But last month, shortly before the surgery, when we met for what would be the last time, at his Vermont home overlooking Lake Champlain, he didn’t want to talk about that.
He didn’t want people to worry about him. Not the paralyzed people and their families whom he had counseled and helped. Not the young hockey players, boys and girls, who had met and been inspired by him.
After so many years in a wheelchair, getting through and healing from such surgery posed many serious risks to his health. He wanted to engage in this fight with only his family and closest friends knowing of the threat it posed to his life.
He never had the luxury of dealing with his hockey injury privately. His was the most public of catastrophes, witnessed by thousands of fans at the Walter Brown Arena at Boston University. His was a story that would eventually be known by millions.
What happened when he was just 20 years old, only 11 seconds into his first shift as a Boston University Terrier, fulfilling a dream that he pursued with singular determination since he first laced up skates as a boy in North Yarmouth, Maine, was a sobering reminder of how fragile life is, of how vulnerable even elite athletes are.
The random cruelty that befell him touched so many. So many people, especially in New England, felt it vicariously.
What was truly extraordinary and inspirational was how Travis responded to his catastrophic injury. Within a year, he returned to BU.
Rather than concentrate fully on his own rehabilitation, which on its own was overwhelming, he began thinking of ways to help others in similar circumstances. In a culture that is notably self-absorbed, his reaction was to use his own tragic situation to create opportunities for those in similar circumstances with less support and resources.
He was just 21 years old, still trying to figure out how to negotiate a wheelchair around the BU campus, when he started a foundation to help fund research and buy adaptive equipment for others who are paralyzed.
Travis raised millions for the foundation, but just as important he raised spirits, of people living with paralysis and their families, and awareness, so that others who knew nothing about paralysis might be moved to act.
Anyone who heard him speak will know what I mean when I say he was awe-inspiring in the most understated way. Just by telling his story, Travis provided one of life’s greatest gifts: perspective.
In his moments of despair, and given the hand that life dealt him they were remarkably rare, Travis worried about being a burden.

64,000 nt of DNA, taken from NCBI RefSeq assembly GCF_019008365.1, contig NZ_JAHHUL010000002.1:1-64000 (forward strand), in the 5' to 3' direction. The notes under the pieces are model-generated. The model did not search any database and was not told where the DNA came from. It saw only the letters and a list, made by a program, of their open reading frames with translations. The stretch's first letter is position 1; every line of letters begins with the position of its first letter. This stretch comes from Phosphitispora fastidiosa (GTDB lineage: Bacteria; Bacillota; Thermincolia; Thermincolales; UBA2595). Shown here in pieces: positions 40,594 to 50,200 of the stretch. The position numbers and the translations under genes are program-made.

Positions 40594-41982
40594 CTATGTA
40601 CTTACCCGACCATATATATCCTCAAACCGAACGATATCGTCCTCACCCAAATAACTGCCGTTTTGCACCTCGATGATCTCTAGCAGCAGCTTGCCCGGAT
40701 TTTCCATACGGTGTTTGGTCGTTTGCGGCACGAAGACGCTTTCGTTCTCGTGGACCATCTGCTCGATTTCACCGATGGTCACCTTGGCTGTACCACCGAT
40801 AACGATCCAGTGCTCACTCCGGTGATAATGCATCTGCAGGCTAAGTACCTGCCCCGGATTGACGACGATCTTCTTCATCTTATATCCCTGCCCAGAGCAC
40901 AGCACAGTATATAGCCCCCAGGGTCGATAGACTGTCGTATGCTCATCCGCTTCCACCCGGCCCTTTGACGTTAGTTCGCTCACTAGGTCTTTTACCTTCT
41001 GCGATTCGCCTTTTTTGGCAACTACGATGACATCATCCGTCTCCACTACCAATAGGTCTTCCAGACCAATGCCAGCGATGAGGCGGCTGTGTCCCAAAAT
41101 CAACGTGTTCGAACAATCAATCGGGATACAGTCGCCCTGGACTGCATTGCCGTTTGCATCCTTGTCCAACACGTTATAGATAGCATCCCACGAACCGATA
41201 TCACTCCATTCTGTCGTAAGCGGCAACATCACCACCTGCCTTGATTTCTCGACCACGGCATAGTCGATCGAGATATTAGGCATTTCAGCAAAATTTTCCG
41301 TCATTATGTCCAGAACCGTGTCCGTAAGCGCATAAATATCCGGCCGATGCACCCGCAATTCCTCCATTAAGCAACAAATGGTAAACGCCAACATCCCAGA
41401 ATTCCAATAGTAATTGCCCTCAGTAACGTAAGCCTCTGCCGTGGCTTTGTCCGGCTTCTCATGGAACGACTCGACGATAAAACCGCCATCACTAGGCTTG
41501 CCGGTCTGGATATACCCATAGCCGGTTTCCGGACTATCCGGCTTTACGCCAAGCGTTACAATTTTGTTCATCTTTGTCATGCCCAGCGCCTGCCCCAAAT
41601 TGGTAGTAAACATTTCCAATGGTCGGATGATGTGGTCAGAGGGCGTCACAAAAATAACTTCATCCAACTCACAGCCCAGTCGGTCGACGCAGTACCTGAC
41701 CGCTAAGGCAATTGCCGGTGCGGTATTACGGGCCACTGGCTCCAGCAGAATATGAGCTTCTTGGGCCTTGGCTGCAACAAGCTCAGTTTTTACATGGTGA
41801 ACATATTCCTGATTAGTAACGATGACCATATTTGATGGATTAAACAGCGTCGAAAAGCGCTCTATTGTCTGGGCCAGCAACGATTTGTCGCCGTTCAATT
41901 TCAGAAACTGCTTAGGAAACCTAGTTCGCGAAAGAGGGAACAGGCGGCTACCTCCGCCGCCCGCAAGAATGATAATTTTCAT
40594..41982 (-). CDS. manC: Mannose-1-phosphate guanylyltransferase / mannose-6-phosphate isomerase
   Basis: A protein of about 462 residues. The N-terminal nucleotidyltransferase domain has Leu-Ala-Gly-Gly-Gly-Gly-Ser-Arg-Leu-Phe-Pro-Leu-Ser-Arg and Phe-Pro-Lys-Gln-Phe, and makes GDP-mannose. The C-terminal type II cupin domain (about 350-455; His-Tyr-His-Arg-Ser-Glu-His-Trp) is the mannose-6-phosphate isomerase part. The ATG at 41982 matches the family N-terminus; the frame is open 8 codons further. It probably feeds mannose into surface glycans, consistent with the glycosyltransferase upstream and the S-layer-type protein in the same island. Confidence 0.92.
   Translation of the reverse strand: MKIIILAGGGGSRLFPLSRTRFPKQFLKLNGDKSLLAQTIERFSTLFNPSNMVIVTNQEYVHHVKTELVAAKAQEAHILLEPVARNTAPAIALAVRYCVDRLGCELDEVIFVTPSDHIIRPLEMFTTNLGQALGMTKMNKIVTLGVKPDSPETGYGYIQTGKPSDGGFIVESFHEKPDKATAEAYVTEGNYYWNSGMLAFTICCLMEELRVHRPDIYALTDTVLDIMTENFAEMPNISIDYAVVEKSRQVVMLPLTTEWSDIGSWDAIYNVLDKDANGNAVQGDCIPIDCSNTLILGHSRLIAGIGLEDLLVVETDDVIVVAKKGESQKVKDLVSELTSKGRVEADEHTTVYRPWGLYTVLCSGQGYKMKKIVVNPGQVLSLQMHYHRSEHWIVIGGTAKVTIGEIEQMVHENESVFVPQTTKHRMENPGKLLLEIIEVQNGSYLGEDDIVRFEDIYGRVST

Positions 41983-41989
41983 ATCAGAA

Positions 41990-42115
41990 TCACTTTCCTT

During our last conversation, he talked of especially not wanting to be a burden to his parents, Lee and Brenda Roy, as they aged.
Of course, Lee and Brenda never saw it that way. There was nothing that they wouldn’t or didn’t do for their son. Theirs was an unconditional love.
On Tuesday, the worst fears about last month’s surgery were realized. Travis was rushed to the University of Vermont Medical Center for emergency surgery due to complications from the previous surgery. When he died Thursday afternoon, his parents and sister Tobi were at his side.
An hour after Travis died at age 45, his brother-in-law, Keith VanOrden, was thinking about “Travis Roy’s 10 Rules of Life,” an essay Travis wrote as a senior at Tabor Academy and read out to a morning assembly at the school. It betrayed an early maturity, a list of things that might not come so readily to a young man on the cusp of adulthood. The rules included being yourself, never taking anything for granted, setting goals, resisting peer pressure, respecting others. The eighth rule was appreciating the importance of family.
“Rule number eight is the only lesson I didn’t have to learn,” Travis wrote. “Family is the one thing I’ve always known about.”
There was an extended family, too. The hockey community, not just in Boston or Massachusetts but throughout New England, his alma maters, Tabor and BU, remained a big part of his life.
Jack Parker, his coach at BU, was at his side after Travis fell, and he was never far away after that. Parker and his wife, Jackie, lived in the same building on Commonwealth Avenue where Travis had an apartment.
Travis’s nephew Grady honored his uncle by enrolling at BU this year.
“Travis was a constant gift,” Keith VanOrden said. “He was everybody’s brother.”
It’s true. Travis Roy was never a burden. He wasn’t heavy. He was our brother.
Kevin Cullen is a Globe columnist. He can be reached at [email protected]